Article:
To put this in perspective, a petabyte is about one million gigabytes (1,048,576).
In the late 1980s, a large hard disk was considered 80 megabytes. Today, that amount of space doesn’t even hold a current Windows operating system without butting up against storage limits. Robust programs, music files, digital versatile discs (DVDs), streaming video and high-resolution graphics have all become memory-hungry beasts devouring real estate bit by byte. It would have been unthinkable in the 1980s that the home computer would one day require tens and even hundreds of gigabytes to store data. Though the petabyte still lies beyond the territory of the terabyte, who can say where the home computer will be in another two decades?
With the influx of computers, CD-ROMS, hard drives, USB flash drives, and other discs, the byte can not hold larger values. With the larger volumes of information, more bytes are needed:
kilobyte -KB- is 1,024 bytes, but most relate it to 1000 bytes.
Megabyte-MB- is 1,024 kilobytes
Gigabyte -GB- is 1,024 megabytes
Terabyte -TB- is 1,024 gigabytes
Petabyte- PB- is 1,024 terabytes
Exabyte-EB- is 1,024 petabytes
Zettabyte-ZB- 1,024 exabytes
Yottabyte-YB- is 1,024 zettabytes
Note: many hardware and hard drive manufacturers think of a kilobyte as 1,000 bytes. from Wisegeek
The automobile changed the world in many ways, economically, physically and socially. Mechanized agriculture is the only way to farm. The discovery of the printing press was a real big deal- facilitated the printing of books, as against the laborius handwritten texts.
The interactive multimedia once again, is very rapidly changing the face of the world. At first, the internet’s most popular use was for e-mails and chat rooms. Then comes social networks, telecommuting, blogging and vlogging and more. Already, there is a dark side to the digital world. There is fear that technology will bring unemployment, numbing of minds and invasion of privacy.
In his book- Digital Economy, Don Tapscott writes :” the digital world, while it offers exciting promise, there is also a dark side. Social stratification, massive social dislocation and conflict are perils that man faces with this digitalization. Violence and suffering can be seen worldwide instantly, not just in poor countries. There are new social, ethical and government issues that will surface as time goes on.”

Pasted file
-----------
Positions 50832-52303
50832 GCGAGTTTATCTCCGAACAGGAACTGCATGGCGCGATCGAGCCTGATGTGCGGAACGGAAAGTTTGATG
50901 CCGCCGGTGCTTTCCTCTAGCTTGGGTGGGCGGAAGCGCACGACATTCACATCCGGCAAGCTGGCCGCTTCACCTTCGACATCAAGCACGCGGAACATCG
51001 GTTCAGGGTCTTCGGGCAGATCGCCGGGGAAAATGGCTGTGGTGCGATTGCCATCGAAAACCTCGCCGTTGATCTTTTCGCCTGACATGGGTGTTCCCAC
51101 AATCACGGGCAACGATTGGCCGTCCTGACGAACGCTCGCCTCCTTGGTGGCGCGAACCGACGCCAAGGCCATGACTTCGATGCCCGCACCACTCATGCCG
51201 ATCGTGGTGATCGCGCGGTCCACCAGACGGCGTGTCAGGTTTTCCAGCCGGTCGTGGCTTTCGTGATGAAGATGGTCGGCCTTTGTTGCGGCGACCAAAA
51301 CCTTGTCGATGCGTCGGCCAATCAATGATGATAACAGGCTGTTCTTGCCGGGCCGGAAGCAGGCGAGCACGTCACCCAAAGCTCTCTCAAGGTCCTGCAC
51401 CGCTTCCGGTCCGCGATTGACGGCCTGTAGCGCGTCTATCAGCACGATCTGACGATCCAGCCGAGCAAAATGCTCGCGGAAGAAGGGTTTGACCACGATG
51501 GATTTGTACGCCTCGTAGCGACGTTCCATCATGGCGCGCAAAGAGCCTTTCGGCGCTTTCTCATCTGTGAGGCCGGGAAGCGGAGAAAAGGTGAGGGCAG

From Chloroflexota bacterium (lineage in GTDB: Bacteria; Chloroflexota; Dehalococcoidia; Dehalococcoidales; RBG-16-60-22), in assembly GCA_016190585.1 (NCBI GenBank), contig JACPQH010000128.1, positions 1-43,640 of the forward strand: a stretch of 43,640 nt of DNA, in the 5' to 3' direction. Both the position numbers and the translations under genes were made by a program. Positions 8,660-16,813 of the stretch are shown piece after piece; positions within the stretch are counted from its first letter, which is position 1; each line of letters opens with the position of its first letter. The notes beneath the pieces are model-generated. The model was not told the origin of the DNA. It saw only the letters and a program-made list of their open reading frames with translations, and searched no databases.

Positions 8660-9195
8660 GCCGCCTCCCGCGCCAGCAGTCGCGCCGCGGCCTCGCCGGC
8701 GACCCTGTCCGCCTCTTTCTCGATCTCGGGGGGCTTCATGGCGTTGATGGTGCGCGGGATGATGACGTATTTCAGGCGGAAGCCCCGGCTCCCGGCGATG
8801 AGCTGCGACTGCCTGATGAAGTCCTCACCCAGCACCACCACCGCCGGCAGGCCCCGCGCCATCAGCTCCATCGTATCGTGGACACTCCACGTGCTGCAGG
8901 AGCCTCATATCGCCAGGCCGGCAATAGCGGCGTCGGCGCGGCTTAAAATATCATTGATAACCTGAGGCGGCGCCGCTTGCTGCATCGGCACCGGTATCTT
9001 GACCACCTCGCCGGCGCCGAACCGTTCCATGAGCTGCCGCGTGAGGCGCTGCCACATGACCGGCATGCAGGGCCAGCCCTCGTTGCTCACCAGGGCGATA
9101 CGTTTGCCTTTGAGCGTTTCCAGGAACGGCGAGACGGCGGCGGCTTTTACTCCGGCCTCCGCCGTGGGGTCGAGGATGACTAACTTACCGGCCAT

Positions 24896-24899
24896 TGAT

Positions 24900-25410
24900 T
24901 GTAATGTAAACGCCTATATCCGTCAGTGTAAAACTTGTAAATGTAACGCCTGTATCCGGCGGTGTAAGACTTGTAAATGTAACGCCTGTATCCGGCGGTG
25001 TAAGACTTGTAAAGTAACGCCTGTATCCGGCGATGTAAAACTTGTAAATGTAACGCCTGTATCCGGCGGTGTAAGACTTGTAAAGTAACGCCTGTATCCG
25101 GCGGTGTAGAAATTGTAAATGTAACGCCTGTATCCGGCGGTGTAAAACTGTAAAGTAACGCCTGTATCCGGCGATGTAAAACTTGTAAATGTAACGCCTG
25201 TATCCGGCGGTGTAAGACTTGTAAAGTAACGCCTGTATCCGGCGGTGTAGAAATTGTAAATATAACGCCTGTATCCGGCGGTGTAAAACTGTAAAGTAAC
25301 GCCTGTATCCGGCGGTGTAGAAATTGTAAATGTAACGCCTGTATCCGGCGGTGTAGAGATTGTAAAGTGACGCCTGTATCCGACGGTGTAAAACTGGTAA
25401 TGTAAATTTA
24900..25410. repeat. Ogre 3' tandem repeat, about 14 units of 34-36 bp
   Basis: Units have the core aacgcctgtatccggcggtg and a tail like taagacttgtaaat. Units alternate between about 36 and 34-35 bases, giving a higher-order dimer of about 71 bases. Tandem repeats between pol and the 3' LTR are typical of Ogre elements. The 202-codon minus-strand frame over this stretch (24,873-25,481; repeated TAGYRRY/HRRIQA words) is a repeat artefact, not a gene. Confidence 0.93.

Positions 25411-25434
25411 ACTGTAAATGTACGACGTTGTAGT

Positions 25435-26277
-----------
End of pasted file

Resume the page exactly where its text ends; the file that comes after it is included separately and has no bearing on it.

What lies ahead
Critical scholars say that major critiques of concepts like information society, knowledge society, network society, post modern society, post industrial society and other labels tend to create the impression that we are entering into a totally new type of society.
According to Wikipedia, Frank Webster argues that this kind of approach stress discontinuity, that contemporary society has nothing in common with society as it was 100 or 150 years ago. He argues that these assumptions mean, nothing can be done. Ideologically there is nothing society can do and just have to adapt to the existing reality. Webster insists on the continuities that characterize change. He stresses the different epoch of capitalism, that is, the laizzez-faire of the 19th century, corporate capitalism in the 20th century and informational capitalism for the 21st century.
You, society, be the judge.
Digital Economy by Don Tapscott
Wikipedia on Frank Webster